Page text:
Cattle play major role on Ontario grain farm

Producer receives environmental stewardship award for the work he has done in crop and pasture management


ST GEORGE, ONT. — Steve Sickle is a life-long learner when it comes to managing crops and pasture.

One of the things he has learned is that cattle and cropland go together.

Beef Farmers of Ontario agrees with his theories and named him its 2019 environmental stewardship award winner.

Sickle said the award caught him by surprise.

“There’s lot of other people doing more. I’m still learning. I’ve got lots to do environmentally,” he said.

Based at St George, Ont., in Brant County, the family owns 350 acres and rents another 900. He practices no-till, seeds corn, soybeans, soft red winter wheat and hay and maintains about 25 cow-calf pairs. He also does custom work and shares a combine with a partner. They bought the machine together and handle their own harvest as well as work for other customers.

His parents, Bill and Marie Sickle, started the farm in the mid-1960s and at one point dispersed the cows. Later, Steve realized cows were a good fit to graze the rough topography and eat the hay crop that sometimes failed because of wet weather.

“I realized we need some livestock on this farm for our hills. We were making hay and couldn’t sell rained-on hay,” he said.

He attended seminars and learned about regenerative agriculture and rotational grazing. Further education and experimentation have helped him plan out the pastures and add cover crops with species such as oats, peas and turnip mixes to provide a new business model to the farm.

Part of the new plan saves labour. His wife, Amanda, works full time off the farm as an optometrist, and the two children, Kara, 15, and Ethan, 8, help with the chores.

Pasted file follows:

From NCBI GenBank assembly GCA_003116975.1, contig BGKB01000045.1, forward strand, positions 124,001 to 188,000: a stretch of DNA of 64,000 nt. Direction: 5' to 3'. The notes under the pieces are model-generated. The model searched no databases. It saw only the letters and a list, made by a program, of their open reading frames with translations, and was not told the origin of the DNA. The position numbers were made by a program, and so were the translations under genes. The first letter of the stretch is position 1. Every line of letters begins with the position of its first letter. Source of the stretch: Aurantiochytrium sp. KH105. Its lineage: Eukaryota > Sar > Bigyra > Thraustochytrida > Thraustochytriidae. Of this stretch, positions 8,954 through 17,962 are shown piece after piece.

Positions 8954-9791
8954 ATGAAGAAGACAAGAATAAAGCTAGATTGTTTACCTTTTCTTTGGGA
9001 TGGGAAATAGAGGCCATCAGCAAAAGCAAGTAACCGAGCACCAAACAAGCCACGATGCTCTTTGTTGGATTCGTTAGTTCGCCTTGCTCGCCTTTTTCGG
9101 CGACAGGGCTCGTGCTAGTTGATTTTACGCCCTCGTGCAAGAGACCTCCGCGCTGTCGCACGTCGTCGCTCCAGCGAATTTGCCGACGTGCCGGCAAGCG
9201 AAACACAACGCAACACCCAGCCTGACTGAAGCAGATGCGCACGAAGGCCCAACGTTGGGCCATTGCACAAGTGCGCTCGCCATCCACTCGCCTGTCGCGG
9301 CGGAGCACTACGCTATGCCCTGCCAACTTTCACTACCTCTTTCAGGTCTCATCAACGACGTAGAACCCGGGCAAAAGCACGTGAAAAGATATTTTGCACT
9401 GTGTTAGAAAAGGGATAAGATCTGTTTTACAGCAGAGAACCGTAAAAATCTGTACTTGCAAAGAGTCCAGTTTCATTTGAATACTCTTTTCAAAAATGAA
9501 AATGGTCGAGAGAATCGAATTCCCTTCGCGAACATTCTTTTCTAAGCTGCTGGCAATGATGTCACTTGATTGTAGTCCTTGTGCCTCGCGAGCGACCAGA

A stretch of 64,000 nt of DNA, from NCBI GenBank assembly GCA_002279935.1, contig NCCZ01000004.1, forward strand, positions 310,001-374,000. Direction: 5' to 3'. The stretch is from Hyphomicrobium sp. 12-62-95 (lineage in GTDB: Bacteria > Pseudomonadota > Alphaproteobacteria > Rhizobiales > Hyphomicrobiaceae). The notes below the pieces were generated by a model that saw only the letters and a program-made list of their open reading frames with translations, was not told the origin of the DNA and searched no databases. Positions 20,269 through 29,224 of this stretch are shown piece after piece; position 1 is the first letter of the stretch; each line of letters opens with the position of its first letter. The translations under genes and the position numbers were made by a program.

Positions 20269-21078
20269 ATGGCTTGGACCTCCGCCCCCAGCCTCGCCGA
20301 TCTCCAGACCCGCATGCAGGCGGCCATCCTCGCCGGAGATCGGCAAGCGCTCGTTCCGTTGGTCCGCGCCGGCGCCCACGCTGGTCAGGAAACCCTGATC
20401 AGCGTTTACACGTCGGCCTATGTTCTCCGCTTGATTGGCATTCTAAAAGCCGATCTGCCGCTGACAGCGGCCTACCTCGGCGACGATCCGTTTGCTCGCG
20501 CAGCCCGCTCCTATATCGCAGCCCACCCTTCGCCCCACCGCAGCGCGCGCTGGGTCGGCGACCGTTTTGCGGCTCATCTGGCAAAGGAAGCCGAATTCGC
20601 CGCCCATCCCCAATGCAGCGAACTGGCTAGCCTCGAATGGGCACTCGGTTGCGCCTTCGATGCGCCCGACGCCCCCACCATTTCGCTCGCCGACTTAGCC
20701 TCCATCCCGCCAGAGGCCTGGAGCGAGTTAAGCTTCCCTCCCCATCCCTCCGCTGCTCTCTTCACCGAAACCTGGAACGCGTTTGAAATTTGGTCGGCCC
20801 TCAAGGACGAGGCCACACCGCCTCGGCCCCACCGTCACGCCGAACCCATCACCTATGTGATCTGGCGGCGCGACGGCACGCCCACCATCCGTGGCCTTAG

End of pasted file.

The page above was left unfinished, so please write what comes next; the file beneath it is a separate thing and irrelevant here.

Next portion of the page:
He has set up the pastures so the kids can move the cows at the end of each day.

They move the single wire electric fence and water trough that is fed from a hose running along the paddocks.

The cows do the rest, consuming forage and spreading manure.

“Naysayers say it is too much work, but the cows are way better off,” he said.

Trees and water courses have been fenced off, and with help from organizations such as the Grand River Conservation Authority and the Ontario Soil and Crop Association, grants were available for some of the projects.

The work has regenerated the farm.

A frost-free solar powered water system on the corner of three fields was added for winter grazing and watering.

Swampland was dredged, the peat was sold off and seven new ponds emerged, including one that can be used for a family swimming hole.

“Purple loosestrife was rampant in these ponds that we dug out,” he said.

The invasive weed disappeared, and the result is pretty ponds that provide habitat for waterfowl, amphibians and new plants the family had not previously seen.

The cattle grazed until mid-January this year on corn stubble with some supplemental hay before coming home for calving. The cattle spread manure throughout the year, and Sickle also spreads dried chicken manure at a rate of three tonnes per acre of cropland each year.